Freddie Wilson v. Warden, et al

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Opinion issued by court as to Appellant Freddie Wilson. Decision: Affirmed. Opinion type: Non-Published. Opinion method: Per Curiam. The opinion is also available through the Court's Opinions page at this link http://www.ca11.uscourts.gov/opinions.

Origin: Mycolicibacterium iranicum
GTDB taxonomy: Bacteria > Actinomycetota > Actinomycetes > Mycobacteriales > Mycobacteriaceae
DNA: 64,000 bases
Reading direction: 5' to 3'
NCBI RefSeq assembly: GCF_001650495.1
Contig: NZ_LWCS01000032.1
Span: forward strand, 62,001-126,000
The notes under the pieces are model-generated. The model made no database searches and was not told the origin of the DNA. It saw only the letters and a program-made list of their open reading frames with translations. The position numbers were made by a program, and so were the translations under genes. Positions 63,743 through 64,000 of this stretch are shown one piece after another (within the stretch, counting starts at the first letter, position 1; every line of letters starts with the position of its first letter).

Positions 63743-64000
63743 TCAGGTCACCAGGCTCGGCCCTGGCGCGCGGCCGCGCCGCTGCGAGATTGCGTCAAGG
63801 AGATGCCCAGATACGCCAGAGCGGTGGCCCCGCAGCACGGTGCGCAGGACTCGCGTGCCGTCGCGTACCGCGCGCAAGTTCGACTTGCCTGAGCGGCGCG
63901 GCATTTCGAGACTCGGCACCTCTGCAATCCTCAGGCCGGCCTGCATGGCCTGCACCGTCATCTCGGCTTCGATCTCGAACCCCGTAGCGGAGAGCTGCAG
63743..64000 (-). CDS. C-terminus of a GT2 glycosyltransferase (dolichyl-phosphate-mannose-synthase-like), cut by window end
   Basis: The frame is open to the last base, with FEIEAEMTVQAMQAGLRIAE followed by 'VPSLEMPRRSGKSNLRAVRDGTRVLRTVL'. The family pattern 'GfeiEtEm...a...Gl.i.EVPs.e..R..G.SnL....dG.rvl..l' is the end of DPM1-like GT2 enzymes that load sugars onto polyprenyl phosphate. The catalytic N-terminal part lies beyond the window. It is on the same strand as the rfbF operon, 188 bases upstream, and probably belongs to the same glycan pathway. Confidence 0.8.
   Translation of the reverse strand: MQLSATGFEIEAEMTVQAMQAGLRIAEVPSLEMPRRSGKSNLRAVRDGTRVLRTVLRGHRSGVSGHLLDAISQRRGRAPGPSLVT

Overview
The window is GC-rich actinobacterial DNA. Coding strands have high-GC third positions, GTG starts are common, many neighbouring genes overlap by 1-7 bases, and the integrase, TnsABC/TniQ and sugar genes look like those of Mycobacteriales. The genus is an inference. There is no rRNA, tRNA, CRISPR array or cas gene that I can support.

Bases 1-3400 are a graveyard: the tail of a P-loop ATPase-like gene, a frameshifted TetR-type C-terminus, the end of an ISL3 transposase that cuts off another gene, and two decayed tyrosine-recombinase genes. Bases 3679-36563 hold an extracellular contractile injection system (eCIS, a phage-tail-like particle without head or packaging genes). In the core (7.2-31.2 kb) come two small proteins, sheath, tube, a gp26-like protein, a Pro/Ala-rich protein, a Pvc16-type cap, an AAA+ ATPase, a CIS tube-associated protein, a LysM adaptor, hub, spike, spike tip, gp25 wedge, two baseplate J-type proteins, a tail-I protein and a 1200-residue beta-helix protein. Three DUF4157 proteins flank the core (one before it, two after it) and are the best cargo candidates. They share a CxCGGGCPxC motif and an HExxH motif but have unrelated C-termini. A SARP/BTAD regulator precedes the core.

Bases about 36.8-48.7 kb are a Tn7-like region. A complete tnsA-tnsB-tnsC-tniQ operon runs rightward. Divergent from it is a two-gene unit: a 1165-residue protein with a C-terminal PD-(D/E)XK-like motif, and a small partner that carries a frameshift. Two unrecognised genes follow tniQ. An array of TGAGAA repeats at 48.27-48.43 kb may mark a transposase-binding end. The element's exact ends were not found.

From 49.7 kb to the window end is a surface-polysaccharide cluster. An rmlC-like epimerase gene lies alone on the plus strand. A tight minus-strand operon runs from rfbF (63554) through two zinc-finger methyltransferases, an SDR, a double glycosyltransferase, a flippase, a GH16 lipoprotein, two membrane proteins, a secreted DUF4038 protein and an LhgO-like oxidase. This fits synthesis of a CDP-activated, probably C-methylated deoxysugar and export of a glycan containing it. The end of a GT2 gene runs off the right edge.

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Case: 17-14099 Date Filed: 04/10/2018 Page: 1 of 2 [DO NOT PUBLISH] IN THE UNITED STATES COURT OF APPEALS FOR THE ELEVENTH CIRCUIT ________________________ No. 17-14099 Non-Argument Calendar ________________________ D.C. Docket No. 1:17-cv-00488-KOB-SGC FREDDIE WILSON, Petitioner - Appellant, versus WARDEN, ATTORNEY GENERAL, STATE OF ALABAMA, Respondents - Appellees. ________________________ Appeal from the United States District Court for the Northern District of Alabama ________________________ (April 10, 2018) Before WILLIAM PRYOR, JULIE CARNES and HULL, Circuit Judges. PER CURIAM: Case: 17-14099 Date Filed: 04/10/2018 Page: 2 of 2 Freddie Wilson, a federal prisoner, appeals pro se the dismissal of his petition for writ of habeas corpus, 28 U.S.C. § 2241, for lack of jurisdiction. Wilson argues that his counsel on direct appeal was ineffective and that his sentence is unlawful. We affirm. A federal prisoner may collaterally attack his sentence by filing a motion to vacate it, 28 U.S.C. § 2255(a). But the saving clause of section 2255(e) permits a federal prisoner to file a petition for a writ of habeas corpus only when “the remedy by motion is inadequate or ineffective to test the legality of his detention.” See 28 U.S.C. § 2255(e). We review de novo whether a federal prisoner may file a petition for a writ of habeas corpus under the saving clause of section 2255(e). McCarthan v. Dir. Of Goodwill Induc.-Suncoast, 851 F.3d 1076, 1081 (11th Cir. 2017) (en banc). The district court did not err in dismissing Wilson’s petition, which alleged grounds for relief that he could have raised—and, in fact, did raise—in a motion to vacate his sentence under section 2255(a). That remedy was neither inadequate nor ineffective to test the legality of his sentence. And the bar of second or successive motions, 28 U.S.C. § 2225(h), does not make a motion to vacate inadequate or ineffective under the saving clause of section 2255(e). McCarthan, 851 F.3d at 1092. AFFIRMED. 2

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